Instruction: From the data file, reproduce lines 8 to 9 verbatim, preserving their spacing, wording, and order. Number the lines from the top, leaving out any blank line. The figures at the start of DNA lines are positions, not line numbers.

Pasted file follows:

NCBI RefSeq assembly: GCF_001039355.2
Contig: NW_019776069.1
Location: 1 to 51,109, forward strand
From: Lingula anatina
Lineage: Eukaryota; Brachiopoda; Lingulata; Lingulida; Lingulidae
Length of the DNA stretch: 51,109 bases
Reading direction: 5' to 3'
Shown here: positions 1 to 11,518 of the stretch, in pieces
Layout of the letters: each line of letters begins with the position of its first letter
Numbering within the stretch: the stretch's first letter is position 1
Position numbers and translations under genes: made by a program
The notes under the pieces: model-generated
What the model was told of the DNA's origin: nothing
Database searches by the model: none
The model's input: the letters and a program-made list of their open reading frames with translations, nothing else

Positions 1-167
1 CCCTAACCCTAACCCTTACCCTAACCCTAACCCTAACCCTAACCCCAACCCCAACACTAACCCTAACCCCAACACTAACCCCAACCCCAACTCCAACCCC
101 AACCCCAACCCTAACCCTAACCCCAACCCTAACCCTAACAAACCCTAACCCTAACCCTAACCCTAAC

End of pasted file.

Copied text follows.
Shown here: positions 1 to 11,518 of the stretch, in pieces
Layout of the letters: each line of letters begins with the position of its first letter